County Must Help Improve Latino Health, Report Says

By Donna St. George
Washington Post Staff Writer
Thursday, June 26, 2008

Latinos have emerged as the fastest-growing population group in Montgomery County, and more needs to be done to boost their health and well-being, including improving access to medical care and expanding transportation and bilingual services, a new report says.

The report noted that the best estimates, from 2005, suggest that more than 50 percent of Latinos in the county are uninsured, and about half do not have a primary-care doctor. Among Latinos who had not seen a doctor in the past year, the primary reason was the high cost of care.

Some Latinos face other obstacles to good health. In what many see as an anti-immigrant climate, "Latino residents in Montgomery County are all too often forgoing health services because they worry this will lead to their deportation," the report says.

The report, "Blueprint for Latino Health in Montgomery County, Maryland 2008-2012," was released recently as a portrait of the county's Latino community, estimated at more than 128,000, with strategies for improving health care in the most comprehensive sense. It follows a similar report that covered the years 2002 to 2006.

Sonia Mora, manager of the county's Latino Health Initiative program, said there has been progress on many fronts since the original report. "We have indeed advanced in improving the health of Latinos in Montgomery County, and at the same time we still have a long way to go," she said.

For the next five years, she said, "it's going to be critical to continue to get others engaged and involved in this effort," including the private sector, health clinics, hospitals, the county and community groups. "The blueprint provides a road map so that we can all be working in the same direction."

The report was completed by the county Latino Health Initiative in partnership with a panel of 18 community members who make up the Latino Health Steering Committee.

Committee members said they recently set a priority for the year ahead: children.

"We see youth as the future of the county," said committee member Diego Uriburu, deputy executive director of Identity Inc. in Gaithersburg. As it stands, he said, "we don't think the county is doing enough to address the issues facing Latino youth and other youth, African Americans in particular."

The report recommends an array of approaches on broader health issues, starting with improving data collection. Without statistics about health troubles, it is hard to find the right answers or get money to fund them, committee members said.

"Without the data, we don't have the information we need to act," said Olivia Carter-Pokras, an associate professor at the University of Maryland School of Public Health and a member of the steering committee.

National data suggest that the primary health conditions that affect Latinos include asthma, chronic obstructive pulmonary disease, HIV/AIDS, obesity, suicide and liver disease, according to the report.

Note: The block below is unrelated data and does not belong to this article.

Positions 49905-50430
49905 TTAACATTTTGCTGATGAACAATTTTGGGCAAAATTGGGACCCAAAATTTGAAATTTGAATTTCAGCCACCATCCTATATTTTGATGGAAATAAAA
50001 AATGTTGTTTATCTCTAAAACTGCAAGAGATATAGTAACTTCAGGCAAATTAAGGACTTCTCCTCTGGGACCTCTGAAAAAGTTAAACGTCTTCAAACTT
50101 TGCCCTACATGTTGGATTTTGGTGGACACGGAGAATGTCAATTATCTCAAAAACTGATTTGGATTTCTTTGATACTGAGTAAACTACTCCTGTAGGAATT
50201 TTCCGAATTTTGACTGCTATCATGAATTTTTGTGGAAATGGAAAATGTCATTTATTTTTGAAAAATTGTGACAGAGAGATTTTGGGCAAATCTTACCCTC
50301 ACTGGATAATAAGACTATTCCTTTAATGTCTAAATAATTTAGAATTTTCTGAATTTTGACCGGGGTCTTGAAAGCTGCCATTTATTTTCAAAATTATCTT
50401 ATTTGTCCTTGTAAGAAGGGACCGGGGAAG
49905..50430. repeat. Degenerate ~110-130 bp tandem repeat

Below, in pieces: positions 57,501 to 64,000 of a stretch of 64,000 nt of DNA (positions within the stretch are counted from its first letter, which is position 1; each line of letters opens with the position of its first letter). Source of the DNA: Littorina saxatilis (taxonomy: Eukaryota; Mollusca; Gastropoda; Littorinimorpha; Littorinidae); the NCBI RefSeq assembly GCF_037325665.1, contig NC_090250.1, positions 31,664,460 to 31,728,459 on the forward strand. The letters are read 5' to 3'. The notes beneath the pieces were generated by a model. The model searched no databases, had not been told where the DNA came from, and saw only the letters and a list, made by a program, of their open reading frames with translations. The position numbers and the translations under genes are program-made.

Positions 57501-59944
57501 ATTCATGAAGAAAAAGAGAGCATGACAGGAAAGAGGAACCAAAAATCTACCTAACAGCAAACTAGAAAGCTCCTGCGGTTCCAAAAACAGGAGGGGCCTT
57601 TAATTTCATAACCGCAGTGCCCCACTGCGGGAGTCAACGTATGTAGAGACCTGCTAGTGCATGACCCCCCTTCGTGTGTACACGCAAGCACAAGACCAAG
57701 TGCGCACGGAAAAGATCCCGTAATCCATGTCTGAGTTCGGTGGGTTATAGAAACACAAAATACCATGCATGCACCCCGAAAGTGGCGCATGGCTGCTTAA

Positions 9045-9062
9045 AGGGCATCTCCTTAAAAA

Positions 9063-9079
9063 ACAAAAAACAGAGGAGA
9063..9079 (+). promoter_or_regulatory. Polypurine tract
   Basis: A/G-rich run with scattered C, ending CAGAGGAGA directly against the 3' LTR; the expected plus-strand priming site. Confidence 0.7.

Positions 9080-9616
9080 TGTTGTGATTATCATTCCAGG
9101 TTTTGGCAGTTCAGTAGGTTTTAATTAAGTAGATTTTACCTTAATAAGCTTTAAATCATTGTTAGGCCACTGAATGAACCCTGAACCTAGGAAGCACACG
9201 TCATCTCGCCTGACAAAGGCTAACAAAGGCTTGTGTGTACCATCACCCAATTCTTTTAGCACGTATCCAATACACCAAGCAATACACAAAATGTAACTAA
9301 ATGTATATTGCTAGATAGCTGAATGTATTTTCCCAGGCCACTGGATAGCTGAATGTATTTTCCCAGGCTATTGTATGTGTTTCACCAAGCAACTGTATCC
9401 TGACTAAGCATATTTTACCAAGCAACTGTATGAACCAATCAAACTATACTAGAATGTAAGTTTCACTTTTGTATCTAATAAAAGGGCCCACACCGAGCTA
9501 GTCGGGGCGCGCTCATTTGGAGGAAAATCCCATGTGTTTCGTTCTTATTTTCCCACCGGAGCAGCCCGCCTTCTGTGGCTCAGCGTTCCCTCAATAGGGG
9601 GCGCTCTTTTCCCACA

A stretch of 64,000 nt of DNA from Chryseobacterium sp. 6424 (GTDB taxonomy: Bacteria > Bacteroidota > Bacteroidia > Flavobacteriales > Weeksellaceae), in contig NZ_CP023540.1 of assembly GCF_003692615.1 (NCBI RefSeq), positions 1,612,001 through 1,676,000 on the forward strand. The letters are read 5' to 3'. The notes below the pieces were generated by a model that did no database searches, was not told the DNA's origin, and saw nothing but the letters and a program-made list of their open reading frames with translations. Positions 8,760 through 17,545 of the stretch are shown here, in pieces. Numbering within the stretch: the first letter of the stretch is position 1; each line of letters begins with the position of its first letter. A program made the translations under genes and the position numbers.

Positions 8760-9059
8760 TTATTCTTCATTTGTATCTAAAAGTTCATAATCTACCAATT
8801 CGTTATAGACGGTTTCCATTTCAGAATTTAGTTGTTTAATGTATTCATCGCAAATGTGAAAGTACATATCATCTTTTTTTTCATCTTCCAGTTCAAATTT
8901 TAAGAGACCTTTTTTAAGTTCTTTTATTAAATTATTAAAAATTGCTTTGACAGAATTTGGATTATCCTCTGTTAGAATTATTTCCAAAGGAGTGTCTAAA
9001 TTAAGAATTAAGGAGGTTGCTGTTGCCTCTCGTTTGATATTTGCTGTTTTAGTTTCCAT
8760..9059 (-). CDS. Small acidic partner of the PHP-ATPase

The county should also expand efforts for those low-income residents who rely on its "safety net" services, such as Montgomery Cares, Care for Kids and Maternity Partnership, the report says. In the most recent analysis, of 2003-04 data, those efforts served about 13,000 Latinos, leaving more than 46,000 uninsured and outside of safety net programs, the report says.

Access to mental health care, counseling and substance abuse treatment was even more difficult than access to standard health services, the report says.

"Access is important for everyone," Mora said. "It is even more important for Latinos, because they tend to be more uninsured" than other ethnic or racial groups.

The report notes that research has shown "those who are uninsured over the long-term experience poorer health and earlier death than the insured population."

The county's bilingual health-care assistance lines have been helpful, the report says, but "demand for these services has outstripped supply." And county health programs need to become more sensitive to cultural and language differences, it says.

Among other recommendations, the report says the county should establish a grant program to expand the capacity of Latino community organizations; develop diverse and creative funding sources for efforts that benefit Latinos; include more Latinos on county boards, committees and commissions; pump up health-care prevention efforts that target Latinos; and attract more Latino health-care providers to the county.

One effort that has been especially successful is a county program to help foreign-trained Latino nurses get their licenses in Maryland, Mora said. Another success has been a Latino health promoters program, which sends lay educators into the community to promote healthful behaviors and ways to access health care.

The report draws on interviews conducted in focus groups of Latino residents, information provided by key county decision makers, census reports, state data and an array of other county studies and research.

These issues should be a concern to the larger community, Carter-Pokras said.

"The people who provide child care for their children, the people who put roofs on their houses . . . the people who cook the food in their restaurants, the people who clean their offices and their homes, these individuals have lives and families, and often they don't have health insurance and they don't have health insurance for their children," she said.

The report quoted national analyses that say immigrants deliver a net economic advantage to their communities, paying more in taxes than they consume in benefits and contributing to Social Security, among other things.


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